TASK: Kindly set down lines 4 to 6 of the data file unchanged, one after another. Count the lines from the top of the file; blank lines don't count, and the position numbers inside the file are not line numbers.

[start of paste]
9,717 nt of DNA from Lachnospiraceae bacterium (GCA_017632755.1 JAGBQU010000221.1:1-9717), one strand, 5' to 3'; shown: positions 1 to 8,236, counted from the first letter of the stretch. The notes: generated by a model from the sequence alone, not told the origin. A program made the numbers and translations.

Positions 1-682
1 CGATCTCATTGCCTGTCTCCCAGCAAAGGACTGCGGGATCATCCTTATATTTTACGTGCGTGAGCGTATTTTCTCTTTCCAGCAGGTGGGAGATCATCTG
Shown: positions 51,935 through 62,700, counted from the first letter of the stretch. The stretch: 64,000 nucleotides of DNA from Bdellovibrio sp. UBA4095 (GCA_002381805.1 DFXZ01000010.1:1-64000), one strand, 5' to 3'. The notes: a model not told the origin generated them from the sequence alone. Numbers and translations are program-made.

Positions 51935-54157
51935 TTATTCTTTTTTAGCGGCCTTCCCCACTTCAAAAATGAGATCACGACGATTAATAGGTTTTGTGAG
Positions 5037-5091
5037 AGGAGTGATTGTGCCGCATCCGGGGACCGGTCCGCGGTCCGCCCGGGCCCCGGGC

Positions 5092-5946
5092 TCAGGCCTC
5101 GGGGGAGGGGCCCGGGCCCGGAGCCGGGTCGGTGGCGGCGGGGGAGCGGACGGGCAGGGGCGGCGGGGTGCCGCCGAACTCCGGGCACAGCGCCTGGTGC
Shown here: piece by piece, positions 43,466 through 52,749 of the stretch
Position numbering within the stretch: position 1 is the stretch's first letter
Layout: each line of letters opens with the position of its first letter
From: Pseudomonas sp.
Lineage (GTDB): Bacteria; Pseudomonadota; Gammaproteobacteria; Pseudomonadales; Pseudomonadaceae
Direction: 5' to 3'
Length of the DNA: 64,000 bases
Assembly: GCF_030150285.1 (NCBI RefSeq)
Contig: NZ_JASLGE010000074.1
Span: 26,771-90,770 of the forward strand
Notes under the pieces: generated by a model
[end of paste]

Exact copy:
Shown: positions 51,935 through 62,700, counted from the first letter of the stretch. The stretch: 64,000 nucleotides of DNA from Bdellovibrio sp. UBA4095 (GCA_002381805.1 DFXZ01000010.1:1-64000), one strand, 5' to 3'. The notes: a model not told the origin generated them from the sequence alone. Numbers and translations are program-made.

Positions 51935-54157
51935 TTATTCTTTTTTAGCGGCCTTCCCCACTTCAAAAATGAGATCACGACGATTAATAGGTTTTGTGAG